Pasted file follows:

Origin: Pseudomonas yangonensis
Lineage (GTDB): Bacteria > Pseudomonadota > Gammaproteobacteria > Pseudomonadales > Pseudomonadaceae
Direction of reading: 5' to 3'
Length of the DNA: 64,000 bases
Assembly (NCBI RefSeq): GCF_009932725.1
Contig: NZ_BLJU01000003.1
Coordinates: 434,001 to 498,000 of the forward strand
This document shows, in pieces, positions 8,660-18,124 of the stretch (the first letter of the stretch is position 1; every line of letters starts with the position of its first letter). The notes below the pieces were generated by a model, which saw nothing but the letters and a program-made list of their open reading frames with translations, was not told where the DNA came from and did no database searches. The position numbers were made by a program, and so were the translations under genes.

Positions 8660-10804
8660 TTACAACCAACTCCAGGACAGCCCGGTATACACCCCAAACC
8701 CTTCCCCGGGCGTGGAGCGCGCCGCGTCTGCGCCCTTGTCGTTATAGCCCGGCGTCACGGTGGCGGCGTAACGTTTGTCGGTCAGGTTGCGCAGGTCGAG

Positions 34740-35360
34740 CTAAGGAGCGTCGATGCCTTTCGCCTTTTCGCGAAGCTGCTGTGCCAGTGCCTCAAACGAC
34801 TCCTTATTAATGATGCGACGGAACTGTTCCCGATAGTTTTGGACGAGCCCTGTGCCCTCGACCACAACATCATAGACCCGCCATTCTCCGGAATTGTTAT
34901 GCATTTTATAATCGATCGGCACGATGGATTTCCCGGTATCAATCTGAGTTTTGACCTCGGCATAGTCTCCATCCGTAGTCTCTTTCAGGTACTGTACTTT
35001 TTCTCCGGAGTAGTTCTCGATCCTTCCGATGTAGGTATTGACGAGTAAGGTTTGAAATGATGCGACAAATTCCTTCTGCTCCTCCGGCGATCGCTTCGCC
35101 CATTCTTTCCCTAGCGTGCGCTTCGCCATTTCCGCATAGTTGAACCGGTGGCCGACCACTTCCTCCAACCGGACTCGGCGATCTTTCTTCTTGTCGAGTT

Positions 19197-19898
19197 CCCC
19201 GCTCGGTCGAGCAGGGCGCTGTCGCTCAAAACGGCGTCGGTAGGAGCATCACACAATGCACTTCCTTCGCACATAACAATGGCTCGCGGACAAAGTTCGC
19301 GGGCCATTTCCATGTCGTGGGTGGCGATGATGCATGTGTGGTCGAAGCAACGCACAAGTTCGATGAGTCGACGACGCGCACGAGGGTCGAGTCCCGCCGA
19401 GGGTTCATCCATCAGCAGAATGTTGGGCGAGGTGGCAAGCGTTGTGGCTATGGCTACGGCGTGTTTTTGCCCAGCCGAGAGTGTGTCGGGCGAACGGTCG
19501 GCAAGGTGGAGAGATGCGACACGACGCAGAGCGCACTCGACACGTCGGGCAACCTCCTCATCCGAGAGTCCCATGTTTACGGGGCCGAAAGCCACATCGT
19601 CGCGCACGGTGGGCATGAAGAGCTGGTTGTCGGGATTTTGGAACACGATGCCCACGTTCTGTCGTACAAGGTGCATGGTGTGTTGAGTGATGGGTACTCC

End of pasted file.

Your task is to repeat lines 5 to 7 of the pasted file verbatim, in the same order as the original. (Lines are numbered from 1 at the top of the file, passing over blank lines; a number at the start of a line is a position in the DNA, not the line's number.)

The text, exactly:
Assembly (NCBI RefSeq): GCF_009932725.1
Contig: NZ_BLJU01000003.1
Coordinates: 434,001 to 498,000 of the forward strand